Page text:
A party that used to be left-wing and represent working people, the Irish Labour Party has catapulted to the right in the last 30 years or so, like all of the old social-democratic parties. Today they make occasional noises about “protecting the most vulnerable in our society” but to all real, practical intents and purposes they are practically the same as the right-wing parties. After a roasting from voters in the local elections, they’re going into a tailspin, flailing around for a new leader.
Commentators are talking about a “left-right divide” opening up for the first time in Irish politics. Labour is on the wrong side of this. If it stays on the right, it will continue to wither because if you want a right-wing party, why bother with a crap, double-speaking one? Meanwhile, if it tries to struggle onto the left side of the divide, it will only fall into the chasm between the two.
Its luminaries don’t seem to understand any of this. Some really think that Joan Burton can save the party by “explaining” to people what Labour is doing in government. The problem is, people know damn well what they’re doing: providing a feast for the rich and powerful while trying (and mostly failing) to grab a few crumbs for everyone else.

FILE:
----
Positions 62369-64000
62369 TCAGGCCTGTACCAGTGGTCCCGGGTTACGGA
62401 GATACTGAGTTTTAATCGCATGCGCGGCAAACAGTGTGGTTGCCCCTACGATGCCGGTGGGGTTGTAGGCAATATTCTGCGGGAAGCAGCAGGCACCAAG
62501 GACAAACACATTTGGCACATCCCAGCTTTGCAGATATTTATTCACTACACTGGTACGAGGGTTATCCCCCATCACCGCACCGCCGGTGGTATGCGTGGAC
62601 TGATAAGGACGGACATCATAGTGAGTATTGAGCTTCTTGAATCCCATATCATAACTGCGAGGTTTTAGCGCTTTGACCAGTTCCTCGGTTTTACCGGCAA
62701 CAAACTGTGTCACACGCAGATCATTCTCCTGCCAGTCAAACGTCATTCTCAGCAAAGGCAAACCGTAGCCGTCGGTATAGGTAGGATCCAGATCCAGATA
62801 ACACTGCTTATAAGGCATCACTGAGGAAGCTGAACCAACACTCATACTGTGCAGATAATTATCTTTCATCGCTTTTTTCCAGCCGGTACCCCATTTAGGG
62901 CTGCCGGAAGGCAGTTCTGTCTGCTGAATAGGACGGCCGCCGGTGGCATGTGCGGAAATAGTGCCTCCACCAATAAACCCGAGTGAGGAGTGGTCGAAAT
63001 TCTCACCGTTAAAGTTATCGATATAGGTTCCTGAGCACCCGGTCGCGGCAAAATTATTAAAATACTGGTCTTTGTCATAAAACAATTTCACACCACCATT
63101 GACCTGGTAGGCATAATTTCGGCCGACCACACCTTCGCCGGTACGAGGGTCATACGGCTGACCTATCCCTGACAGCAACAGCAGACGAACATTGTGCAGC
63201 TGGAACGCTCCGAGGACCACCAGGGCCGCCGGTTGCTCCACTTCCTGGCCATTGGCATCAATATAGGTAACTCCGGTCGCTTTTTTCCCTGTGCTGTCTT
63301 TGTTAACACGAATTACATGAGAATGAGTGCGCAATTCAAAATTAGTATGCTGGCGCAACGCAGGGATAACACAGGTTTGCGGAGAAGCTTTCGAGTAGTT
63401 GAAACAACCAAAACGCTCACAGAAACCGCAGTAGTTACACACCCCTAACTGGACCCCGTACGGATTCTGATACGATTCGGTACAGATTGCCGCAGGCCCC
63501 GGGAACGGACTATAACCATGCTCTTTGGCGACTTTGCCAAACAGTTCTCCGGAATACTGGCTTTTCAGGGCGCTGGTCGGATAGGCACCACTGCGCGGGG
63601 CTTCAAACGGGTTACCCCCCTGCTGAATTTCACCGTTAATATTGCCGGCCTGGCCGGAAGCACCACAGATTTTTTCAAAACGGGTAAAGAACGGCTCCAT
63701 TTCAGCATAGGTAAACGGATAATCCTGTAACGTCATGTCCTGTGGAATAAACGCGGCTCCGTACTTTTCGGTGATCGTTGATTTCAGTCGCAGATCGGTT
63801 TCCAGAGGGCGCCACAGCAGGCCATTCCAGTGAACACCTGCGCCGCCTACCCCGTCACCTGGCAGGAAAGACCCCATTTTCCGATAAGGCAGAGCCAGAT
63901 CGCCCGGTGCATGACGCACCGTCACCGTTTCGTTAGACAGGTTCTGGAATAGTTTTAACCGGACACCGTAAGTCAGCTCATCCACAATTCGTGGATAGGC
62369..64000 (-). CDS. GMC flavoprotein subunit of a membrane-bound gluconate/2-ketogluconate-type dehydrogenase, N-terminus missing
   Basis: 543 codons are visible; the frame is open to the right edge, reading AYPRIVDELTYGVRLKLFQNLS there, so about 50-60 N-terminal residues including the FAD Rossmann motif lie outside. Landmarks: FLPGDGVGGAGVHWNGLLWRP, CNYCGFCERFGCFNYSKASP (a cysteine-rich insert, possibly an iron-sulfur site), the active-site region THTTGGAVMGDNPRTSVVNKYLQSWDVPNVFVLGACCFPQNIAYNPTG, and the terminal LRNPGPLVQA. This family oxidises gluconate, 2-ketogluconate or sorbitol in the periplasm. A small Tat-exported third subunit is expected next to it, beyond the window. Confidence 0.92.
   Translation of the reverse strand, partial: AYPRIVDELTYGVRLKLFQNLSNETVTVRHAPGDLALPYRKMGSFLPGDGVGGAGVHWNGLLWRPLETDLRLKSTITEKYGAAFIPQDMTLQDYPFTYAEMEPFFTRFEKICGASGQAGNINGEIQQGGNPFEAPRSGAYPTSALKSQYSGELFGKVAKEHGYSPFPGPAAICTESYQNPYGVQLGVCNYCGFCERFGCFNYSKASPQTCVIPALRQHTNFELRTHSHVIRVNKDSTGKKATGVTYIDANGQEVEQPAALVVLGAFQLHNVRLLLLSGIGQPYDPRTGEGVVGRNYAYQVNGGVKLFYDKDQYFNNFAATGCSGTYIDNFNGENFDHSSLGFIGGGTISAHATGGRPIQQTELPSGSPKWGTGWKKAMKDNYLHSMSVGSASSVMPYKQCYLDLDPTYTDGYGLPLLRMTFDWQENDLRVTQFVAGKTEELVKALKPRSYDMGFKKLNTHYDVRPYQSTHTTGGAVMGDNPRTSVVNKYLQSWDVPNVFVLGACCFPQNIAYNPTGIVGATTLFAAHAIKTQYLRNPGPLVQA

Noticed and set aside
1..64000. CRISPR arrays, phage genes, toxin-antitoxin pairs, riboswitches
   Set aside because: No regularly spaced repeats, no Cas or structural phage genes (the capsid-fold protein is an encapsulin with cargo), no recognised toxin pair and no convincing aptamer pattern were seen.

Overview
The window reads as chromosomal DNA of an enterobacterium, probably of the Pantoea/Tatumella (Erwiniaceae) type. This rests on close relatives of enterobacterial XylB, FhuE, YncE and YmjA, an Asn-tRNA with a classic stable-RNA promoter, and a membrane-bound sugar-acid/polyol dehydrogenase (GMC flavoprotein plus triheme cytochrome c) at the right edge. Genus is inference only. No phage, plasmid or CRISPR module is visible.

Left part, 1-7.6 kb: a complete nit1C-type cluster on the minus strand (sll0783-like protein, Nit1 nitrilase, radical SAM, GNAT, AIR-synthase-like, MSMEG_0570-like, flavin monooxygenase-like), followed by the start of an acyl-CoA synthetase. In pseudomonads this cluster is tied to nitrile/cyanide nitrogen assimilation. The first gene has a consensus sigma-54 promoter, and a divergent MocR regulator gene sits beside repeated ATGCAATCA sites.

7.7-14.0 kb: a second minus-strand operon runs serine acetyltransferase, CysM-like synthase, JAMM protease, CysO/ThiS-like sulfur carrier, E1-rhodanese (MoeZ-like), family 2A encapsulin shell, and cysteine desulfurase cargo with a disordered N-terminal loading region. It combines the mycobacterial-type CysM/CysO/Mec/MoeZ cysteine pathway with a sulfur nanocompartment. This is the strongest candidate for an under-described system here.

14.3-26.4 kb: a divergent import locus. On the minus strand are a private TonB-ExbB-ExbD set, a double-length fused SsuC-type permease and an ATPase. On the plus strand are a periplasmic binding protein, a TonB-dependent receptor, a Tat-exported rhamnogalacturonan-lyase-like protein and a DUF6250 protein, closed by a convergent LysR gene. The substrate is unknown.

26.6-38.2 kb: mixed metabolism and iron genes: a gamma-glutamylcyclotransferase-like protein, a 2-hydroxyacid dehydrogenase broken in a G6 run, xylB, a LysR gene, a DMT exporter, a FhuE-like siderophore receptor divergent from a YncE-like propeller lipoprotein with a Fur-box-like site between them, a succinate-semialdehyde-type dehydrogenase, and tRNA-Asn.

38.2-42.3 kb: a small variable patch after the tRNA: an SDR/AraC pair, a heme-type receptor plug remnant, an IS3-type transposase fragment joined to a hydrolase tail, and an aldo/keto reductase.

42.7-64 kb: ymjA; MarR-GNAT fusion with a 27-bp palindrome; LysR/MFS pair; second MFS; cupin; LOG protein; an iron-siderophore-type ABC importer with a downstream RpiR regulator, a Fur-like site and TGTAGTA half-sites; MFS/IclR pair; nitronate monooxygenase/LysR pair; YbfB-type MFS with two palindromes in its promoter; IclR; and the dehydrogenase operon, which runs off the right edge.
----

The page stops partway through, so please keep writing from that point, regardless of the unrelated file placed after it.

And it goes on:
Others talk about trying to make the people “feel” the recovery. There’s a reason why the recovery has been, and I predict might be more so in the future, more radicalising than the crisis. When people were suffering from cuts and unemployment and new taxes, they could at least say to themselves, “Well, this is a crisis, it’ll be over soon.” But Labour think the recovery has a long way to run. Well, substantially, this is the recovery. As the fella asks in the movie, has it ever occurred to them that this is as good as it gets? Most working-class people are not feeling the recovery because, well, there is no substantial recovery for working-class people. The whole strategy for the last 6 years has been directed at producing a recovery for the rich. You can’t get the working class to “feel” the recovery without the aid of a hypnotist.
The “jobs recovery” has been based on emigration, low pay and free-labour “internships”. The fiscal “recovery” has been based on giving everything to the banks and bondholders, and taking everything from the people.
To finish this brief look at the Labour Party crisis, I want to relate that Labour TD Dominic Hannigan had this to contribute to the debate:
“This is about brand recovery… If we want to survive, we have to re-engage with our customer base.”
(Sunday Business Post, June 29th)
And that is precisely why they are unlikely to survive.